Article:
9.15 am: A separation and departure: love and pride were expressed. From Waterloo Station, I took the tube to St Paul’s.
As I approached the cathedral, via the walkway by the churchyard, the bells were ringing. There’s a sweet spot, close to the entrance of Pater Noster Row, where the peel reflects off the wall opposite the bell tower. The effect, on me, is consummate. I can hardly bear it. At such times, I reach to heaven; I want to dissolve and be taken up, then and there.
I attended Sung Mattins (Morning Prayer). I was in the company of strangers who shared the same faith, as well as a conviction that our soul’s rest would be found only in its abandonment to that love bestowed. God, not I, is at the centre of my life, as he is, indeed, of all things. Too often, I ‘strut and fret’ as though I lived in a pre-Copernican universe. There’s a far, far bigger picture. It’s much more intriguing than I could ever imagine. At this time in my life, I’m learning the height and depth of that principle for the first time.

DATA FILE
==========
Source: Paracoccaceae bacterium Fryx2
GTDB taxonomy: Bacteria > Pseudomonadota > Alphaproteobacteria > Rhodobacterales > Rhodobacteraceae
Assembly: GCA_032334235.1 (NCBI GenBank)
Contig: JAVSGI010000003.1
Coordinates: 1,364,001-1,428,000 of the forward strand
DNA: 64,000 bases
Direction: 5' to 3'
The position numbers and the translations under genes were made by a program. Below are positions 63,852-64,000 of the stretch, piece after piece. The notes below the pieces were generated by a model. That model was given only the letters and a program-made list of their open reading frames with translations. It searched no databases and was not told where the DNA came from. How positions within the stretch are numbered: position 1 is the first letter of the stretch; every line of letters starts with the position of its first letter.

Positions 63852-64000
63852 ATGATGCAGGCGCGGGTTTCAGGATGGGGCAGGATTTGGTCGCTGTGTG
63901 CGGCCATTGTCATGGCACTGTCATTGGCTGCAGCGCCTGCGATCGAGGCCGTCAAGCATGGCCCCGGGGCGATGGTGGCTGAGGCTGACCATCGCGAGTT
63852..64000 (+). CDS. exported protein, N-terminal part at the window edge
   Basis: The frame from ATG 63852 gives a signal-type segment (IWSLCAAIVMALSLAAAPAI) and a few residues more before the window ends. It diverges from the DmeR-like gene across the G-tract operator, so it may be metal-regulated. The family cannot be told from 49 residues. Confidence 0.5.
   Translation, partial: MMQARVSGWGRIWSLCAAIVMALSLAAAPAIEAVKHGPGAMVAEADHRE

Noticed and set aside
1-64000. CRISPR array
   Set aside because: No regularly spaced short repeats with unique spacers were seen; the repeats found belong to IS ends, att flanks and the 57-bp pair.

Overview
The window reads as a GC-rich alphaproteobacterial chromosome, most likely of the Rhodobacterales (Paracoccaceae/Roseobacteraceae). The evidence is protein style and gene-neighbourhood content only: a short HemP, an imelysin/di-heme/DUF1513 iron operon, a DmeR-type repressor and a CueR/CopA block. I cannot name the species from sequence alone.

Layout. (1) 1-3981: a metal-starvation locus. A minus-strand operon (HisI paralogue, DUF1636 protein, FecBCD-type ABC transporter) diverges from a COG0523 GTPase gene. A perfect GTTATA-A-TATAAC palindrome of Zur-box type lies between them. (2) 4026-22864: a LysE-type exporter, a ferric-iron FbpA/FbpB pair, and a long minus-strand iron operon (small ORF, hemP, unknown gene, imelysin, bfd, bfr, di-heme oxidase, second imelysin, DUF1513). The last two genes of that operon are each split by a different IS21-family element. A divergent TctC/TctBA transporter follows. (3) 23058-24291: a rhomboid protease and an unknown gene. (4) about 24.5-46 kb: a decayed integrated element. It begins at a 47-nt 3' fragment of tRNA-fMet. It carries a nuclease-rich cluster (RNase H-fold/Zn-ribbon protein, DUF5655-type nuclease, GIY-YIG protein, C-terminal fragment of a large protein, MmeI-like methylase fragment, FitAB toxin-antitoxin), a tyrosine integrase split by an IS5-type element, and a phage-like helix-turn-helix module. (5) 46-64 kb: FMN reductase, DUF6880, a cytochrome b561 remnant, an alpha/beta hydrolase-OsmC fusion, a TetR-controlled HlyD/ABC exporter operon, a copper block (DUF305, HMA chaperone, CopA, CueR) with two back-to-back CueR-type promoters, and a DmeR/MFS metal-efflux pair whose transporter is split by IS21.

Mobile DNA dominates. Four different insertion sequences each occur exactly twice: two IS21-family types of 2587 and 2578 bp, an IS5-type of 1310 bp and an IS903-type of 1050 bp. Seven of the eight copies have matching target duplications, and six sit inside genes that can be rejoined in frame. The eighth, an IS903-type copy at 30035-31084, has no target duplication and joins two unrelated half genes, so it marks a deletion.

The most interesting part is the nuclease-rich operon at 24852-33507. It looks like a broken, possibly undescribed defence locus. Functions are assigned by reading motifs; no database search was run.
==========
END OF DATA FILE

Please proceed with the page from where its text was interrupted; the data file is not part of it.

After the service, I took respite, and wrote, in the crypt’s cafe. (‘Did the Apostle Paul really sup latte here?’) I was among friends. Clearly one celebrated patron had been overwhelmed by the size of the bagels.
On my way to the railway station, I visited another Paul, nearby (shrewd marketing), to buy exquisite pastries for my ‘helpmate’ back home.
I left Marylebone Station at 1.10 pm on what, on Sundays, can prove to be a perilous journey. (Rail works abounded.) The train was delayed by 45 minutes in ‘the Dodderidge area’. I had 12 minutes to get from Birmingham Moor Street to the New Street station for my connection. (‘Why am I always running somewhere in my life?’) I returned to my door, via a bus service from Machynlleth to Aberystwyth, at 7.40 pm.